Keep death before your eyes daily.”
This instruction is found in the Rule of St. Benedict (chapter 4) which provides direction for monastic communities of the Benedictine order. Why so morbid? Aren’t Christians to be hopeful?
Our society celebrates excess. Supersize, jumbo size, all-you-can-eat. I can have whatever I want, whenever I want it, as much as I want. I can push a button and have it delivered in two hours. Why have one when you can have more? Why have some when you can have it all? It is a value of our culture: Having more is better. Having the most is best.
My Ethiopian friend Wondimu was telling me about Christians in Ethiopia. Many Ethiopians average two meals a day. In spite of this, Wondimu told me of people in his church giving up a meal a day in order to support a missionary. They don’t have to give up food, but they willing choose to do so. In culture of “more,” this seems silly. Why would you go without when you could have more?
Our societal system incentivizes "more." "Find your identity in stuff, and more of it. Your worth is tied to having 'more.' You’ll happier with more food, more likes on social media, more money, friends, career success, or pleasure."
But this system is broken. The stock market is at an all time high. At the same time, research is showing all time highs of depression, loneliness, drug abuse, and suicide rates. We're the wealthiest country in the world, but we have a poverty of soul.
We’re the wealthiest country in the world, but we have a poverty of soul."
I wonder if we’re so deep in the system of excess that we don’t realize it. I wonder if we can push back.
Impeachment debate and acquittal.
Kobe helicopter crash.
Iowa caucus (debacle).
State of the Union Address.
These are headlines from the last few days. The volume of significant (and heavy) events invading our head (and heart) space is overwhelming. The news cycle is like a carousel spinning out of control. If our only reading material is the endlessly urgent front page, we are trapped in a myopic moment.
I prefer the enduring over the instant. A bit of marinated wisdom instead of a tweet vomited in a moment of impulse.
Here's an actionable step. Limit the reading of "headlines," the new, urgent, up-to-the-minute. Make space to read what is "old," tested, and true. There is C.S. Lewis's classic quote on reading old books:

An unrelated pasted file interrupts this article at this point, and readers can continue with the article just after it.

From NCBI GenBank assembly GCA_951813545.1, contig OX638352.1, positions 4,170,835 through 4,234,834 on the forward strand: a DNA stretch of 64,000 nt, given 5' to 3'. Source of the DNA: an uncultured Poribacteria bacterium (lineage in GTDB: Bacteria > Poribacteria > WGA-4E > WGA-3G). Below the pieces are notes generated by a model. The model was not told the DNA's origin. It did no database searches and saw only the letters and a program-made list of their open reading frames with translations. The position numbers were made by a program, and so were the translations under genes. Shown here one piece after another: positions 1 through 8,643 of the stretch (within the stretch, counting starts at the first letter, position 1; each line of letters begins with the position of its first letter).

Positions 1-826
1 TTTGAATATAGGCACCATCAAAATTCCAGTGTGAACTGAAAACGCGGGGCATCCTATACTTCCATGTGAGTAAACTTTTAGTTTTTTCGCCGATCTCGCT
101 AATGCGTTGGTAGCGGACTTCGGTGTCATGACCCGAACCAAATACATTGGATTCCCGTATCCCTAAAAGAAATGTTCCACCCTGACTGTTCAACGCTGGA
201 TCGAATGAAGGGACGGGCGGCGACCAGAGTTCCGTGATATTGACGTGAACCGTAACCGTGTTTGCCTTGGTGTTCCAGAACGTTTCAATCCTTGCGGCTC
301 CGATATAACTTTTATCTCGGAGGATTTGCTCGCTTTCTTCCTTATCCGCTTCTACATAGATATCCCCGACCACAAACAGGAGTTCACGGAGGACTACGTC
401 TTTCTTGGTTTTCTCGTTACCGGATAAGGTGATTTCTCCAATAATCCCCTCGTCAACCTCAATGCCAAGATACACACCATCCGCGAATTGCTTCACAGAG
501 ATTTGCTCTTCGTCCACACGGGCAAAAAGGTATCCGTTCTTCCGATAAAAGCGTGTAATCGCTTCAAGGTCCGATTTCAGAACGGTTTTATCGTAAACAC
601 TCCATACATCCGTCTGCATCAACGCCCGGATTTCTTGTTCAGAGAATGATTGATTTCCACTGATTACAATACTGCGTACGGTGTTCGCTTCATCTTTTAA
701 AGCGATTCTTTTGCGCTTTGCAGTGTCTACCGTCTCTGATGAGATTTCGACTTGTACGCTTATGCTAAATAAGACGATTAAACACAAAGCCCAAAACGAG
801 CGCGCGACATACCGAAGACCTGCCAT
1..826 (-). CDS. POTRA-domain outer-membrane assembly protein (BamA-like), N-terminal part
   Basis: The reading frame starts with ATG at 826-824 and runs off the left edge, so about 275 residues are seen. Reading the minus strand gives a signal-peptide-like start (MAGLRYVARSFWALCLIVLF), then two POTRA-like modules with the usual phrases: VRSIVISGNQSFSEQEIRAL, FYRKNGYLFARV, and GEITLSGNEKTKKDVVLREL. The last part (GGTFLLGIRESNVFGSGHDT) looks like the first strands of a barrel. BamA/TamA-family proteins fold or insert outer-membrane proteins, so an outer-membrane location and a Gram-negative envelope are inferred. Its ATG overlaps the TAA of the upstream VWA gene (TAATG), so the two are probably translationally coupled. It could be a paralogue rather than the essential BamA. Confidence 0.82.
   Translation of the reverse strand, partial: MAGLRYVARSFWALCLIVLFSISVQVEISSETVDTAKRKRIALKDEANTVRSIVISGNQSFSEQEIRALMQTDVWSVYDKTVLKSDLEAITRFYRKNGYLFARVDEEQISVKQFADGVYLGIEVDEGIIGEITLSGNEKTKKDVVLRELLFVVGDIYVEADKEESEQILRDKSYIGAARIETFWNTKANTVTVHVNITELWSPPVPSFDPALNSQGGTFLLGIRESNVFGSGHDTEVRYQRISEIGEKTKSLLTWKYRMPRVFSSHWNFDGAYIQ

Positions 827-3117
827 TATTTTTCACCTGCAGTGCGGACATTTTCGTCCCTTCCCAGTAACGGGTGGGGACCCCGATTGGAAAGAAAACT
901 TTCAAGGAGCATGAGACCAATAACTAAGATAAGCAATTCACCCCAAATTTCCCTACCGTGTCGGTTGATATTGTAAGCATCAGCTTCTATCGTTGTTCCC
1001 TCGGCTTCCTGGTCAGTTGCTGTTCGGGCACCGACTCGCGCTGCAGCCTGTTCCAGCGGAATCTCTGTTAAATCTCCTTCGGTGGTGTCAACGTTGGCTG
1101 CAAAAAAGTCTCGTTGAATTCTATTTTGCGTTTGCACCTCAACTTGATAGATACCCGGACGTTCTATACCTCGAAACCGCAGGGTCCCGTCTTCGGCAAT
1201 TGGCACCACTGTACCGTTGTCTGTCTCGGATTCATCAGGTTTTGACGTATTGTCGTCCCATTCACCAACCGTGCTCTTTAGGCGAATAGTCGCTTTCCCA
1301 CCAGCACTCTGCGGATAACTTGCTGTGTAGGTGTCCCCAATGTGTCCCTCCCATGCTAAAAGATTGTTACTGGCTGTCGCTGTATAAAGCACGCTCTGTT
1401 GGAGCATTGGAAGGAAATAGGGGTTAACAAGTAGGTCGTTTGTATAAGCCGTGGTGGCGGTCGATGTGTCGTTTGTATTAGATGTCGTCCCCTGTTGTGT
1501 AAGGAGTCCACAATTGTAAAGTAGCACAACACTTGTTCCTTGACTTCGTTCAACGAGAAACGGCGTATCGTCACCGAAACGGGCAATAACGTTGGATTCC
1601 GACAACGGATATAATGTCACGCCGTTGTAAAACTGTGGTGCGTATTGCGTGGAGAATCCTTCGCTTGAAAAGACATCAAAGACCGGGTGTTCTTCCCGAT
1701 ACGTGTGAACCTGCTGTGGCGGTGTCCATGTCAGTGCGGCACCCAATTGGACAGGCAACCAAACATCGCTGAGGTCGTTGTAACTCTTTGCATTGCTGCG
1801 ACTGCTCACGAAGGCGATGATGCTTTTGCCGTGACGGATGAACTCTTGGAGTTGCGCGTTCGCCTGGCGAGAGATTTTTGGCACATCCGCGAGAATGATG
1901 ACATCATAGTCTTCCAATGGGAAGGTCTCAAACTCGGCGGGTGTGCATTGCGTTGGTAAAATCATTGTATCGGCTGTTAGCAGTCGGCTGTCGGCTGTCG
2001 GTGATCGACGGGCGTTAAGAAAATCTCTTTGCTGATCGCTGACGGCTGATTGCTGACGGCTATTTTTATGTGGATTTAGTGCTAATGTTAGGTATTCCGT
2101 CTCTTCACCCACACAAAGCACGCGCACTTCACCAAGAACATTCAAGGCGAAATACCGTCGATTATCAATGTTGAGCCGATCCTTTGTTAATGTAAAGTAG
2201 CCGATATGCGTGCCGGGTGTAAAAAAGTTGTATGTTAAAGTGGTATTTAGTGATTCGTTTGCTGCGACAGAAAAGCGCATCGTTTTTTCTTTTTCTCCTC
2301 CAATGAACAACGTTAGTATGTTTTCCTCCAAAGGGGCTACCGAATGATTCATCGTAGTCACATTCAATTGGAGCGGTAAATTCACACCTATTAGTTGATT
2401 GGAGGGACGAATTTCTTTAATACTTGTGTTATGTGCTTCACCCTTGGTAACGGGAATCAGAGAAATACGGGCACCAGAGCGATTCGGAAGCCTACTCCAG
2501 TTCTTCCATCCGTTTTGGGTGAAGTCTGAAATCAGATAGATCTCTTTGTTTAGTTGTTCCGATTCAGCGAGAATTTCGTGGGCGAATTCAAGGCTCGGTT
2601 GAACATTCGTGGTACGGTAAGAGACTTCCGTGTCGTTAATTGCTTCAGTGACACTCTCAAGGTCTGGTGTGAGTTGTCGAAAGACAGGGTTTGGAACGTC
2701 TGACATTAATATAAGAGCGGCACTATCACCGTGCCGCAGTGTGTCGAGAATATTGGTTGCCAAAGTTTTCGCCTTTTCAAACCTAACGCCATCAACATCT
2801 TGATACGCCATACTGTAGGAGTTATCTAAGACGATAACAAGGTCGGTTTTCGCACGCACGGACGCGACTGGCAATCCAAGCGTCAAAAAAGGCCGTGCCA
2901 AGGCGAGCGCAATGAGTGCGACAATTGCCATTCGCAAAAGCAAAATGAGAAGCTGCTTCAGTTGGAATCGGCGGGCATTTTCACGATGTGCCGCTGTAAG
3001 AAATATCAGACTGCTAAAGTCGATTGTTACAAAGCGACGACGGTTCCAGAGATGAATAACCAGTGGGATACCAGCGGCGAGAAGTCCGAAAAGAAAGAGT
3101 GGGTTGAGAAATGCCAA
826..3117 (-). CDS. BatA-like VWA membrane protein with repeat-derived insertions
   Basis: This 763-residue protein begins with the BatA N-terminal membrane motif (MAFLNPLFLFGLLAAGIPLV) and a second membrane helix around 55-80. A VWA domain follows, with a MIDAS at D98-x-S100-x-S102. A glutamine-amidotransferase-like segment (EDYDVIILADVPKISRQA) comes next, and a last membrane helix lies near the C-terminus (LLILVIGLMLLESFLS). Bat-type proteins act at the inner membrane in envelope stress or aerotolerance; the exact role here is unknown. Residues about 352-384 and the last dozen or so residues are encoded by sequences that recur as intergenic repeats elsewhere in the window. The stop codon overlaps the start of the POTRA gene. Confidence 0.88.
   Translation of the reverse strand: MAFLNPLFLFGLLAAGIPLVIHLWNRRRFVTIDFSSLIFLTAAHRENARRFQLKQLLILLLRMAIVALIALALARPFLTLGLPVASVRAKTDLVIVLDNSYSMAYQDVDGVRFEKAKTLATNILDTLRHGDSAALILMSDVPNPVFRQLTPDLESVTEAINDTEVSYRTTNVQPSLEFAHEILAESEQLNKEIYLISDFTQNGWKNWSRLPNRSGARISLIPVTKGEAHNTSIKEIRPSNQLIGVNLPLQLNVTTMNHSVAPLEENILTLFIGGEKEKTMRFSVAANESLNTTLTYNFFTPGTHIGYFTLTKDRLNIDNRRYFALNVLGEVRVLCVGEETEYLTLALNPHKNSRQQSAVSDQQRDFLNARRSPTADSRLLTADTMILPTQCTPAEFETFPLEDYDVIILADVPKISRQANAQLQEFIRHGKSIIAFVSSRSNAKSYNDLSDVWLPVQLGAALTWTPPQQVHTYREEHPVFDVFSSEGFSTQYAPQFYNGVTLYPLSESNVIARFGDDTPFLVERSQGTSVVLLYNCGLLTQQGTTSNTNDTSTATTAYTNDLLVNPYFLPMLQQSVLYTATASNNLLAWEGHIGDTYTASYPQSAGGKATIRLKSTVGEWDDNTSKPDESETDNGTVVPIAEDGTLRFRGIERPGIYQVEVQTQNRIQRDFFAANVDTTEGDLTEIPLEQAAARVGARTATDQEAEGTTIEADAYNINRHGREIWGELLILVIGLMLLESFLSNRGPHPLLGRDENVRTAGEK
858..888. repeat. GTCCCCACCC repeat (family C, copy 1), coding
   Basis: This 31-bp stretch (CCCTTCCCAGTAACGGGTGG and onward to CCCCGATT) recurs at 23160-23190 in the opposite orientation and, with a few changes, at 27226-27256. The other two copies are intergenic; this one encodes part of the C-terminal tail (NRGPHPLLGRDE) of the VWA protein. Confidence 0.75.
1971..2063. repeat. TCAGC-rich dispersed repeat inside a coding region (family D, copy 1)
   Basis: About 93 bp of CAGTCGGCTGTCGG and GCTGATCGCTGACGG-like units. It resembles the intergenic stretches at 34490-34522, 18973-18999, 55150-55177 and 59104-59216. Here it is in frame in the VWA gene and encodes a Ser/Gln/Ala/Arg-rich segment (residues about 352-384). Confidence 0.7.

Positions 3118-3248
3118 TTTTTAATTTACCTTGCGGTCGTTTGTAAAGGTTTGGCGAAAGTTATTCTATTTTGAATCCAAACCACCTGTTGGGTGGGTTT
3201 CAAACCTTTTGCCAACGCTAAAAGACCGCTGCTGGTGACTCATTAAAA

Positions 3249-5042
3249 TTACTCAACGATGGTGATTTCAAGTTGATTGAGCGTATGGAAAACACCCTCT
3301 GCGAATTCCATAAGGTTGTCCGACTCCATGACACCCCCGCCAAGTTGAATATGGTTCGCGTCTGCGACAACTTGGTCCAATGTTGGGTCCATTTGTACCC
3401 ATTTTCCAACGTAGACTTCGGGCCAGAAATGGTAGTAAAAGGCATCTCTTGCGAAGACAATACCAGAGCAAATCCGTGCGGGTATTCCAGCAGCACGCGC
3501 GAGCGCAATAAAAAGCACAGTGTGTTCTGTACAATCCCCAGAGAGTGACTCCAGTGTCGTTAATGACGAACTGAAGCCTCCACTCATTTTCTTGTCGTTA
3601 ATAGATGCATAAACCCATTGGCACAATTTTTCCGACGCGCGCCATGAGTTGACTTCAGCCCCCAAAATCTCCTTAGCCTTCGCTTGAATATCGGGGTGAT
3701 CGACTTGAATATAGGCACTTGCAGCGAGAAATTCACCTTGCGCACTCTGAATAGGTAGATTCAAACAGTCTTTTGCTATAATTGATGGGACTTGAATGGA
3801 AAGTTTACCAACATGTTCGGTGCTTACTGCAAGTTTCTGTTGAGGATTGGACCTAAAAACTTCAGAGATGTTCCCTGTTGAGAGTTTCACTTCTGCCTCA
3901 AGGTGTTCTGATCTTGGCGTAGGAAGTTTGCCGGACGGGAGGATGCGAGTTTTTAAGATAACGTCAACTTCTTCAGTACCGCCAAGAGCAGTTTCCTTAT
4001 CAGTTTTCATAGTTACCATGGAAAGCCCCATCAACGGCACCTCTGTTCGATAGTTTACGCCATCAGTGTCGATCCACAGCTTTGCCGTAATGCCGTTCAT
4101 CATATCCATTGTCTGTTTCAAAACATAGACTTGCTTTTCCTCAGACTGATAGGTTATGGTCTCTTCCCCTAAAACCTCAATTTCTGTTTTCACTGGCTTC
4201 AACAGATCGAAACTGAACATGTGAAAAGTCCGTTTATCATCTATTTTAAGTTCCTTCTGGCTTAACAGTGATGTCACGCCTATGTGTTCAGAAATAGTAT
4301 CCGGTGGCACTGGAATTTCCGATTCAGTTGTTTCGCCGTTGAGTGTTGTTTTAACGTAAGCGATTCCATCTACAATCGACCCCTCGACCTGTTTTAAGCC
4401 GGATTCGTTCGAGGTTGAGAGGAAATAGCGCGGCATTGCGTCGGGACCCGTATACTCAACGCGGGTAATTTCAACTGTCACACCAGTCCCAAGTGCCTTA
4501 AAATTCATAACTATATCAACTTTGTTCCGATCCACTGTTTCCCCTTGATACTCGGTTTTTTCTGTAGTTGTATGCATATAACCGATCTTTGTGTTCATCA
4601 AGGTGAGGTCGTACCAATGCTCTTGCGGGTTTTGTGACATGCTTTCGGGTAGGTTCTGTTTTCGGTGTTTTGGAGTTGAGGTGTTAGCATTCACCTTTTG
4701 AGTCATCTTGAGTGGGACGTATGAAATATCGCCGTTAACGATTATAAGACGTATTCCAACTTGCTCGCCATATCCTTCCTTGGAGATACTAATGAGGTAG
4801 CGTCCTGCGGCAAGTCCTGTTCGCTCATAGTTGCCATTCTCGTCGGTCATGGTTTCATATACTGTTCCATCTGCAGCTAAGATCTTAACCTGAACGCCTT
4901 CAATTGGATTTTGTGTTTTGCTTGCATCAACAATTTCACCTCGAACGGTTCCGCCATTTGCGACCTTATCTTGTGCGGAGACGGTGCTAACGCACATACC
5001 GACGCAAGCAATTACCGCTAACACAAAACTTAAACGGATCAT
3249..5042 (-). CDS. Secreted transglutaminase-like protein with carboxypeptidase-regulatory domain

I was sent to the grocery store for one thing. Sweet and condensed milk. (I'm not completely sure what it is, but I know it's in a can.) I walked through the automatic door and saw bananas. I accidentally grabbed organic bananas, so I went back to exchange them for "real" bananas.
Then I saw blueberries on sale. Then Frosted Mini-Wheats. "Do I get the brand name or off brand?" And then I realized we needed salsa. There are 33 kinds of salsa! Decision overload! Then I noticed cute little bottles of Tito’s vodka for $1.89. "Whoa! That woman just put 50 little bottles of Tito’s in her cart. Why not just get one big bottle?" Then I paused, "I came here for one thing. What was it?"
There’s so much in the store, you forget the one thing you came for. Life is like this too. There is so much in our lives, we forget the one thing. In a world of "too much," we need the ancient Christian discipline of simplicity.
After the killing of Iran’s General Qasem Soleimani and retaliatory missile strikes on U.S. bases, there are millions of prayers being prayed around the world.
There are many Americans praying for Americans. For our leaders, military, and national security.
There are Iranians praying for Iranians.
There are Christians praying for Christians.
There are Muslims praying for Muslims.
In all the praying, here is the most radical prayer: Christians praying for Iranian Shia Muslims.
Snow globes are mesmerizing. Peaceful. Hypnotic . . . until a five-year-old comes, picks up the globe, and SHAKES IT!
Sometimes life feels like a snow globe shaken. We are cozy in our "silent night." Family gatherings at Christmas. Sentimental music. Comfort food. And then something happens and life is SHAKEN. A loved one is sick. The family can't get along. The child is lost. The account is empty. Life is disrupted.
Last summer I stopped by St. John's Abbey in Collegeville, MN. Like most monasteries, St. John's has a guesthouse that is open to any visitor, Catholic or otherwise. In the entryway is a wall hanging of chapter 53 of The Rule of St. Benedict.
"All guests who present themselves are to be welcomed as Christ, for he himself will say, 'I was a stranger and you welcomed me.'"
In this rule, Benedictines bind themselves to welcoming the stranger as a guest, as if Christ himself. What would it look like for all Christians to adopt this rule, especially in the frenetic holiday season?
The impeachment proceedings have me thinking about power. Who has power? How are they using it? The characters are before us. Donald Trump. Nancy Pelosi. Mitch McConnell. Adam Schiff. And so on.
We tend to think this is an exceptional time in history, but the struggle for power is a repetitive story. Same plot, different characters. Caesar Augustus. Herod the Great. They were the power brokers of their time. Today they are mere footnotes in a history book.
Trump. Biden. Pelosi.
Even if I knew that tomorrow the whole world would go to pieces, I would still plant my apple tree." - Martin Luther
Is it worth all the work?
How much difference does it make?
What do I do when I want to quit?
Thanksgiving is in two weeks. We all have our rituals.
Turkey cooking and pecan pie baking.
Passing out in a tryptophan-induced food coma.
Vegging on the couch while watching the Cowboys or the Lions lose.
Another admirable Thanksgiving Day ritual is to “count your blessings.” Allow me to put a spin on that. On November 28th, count your curses.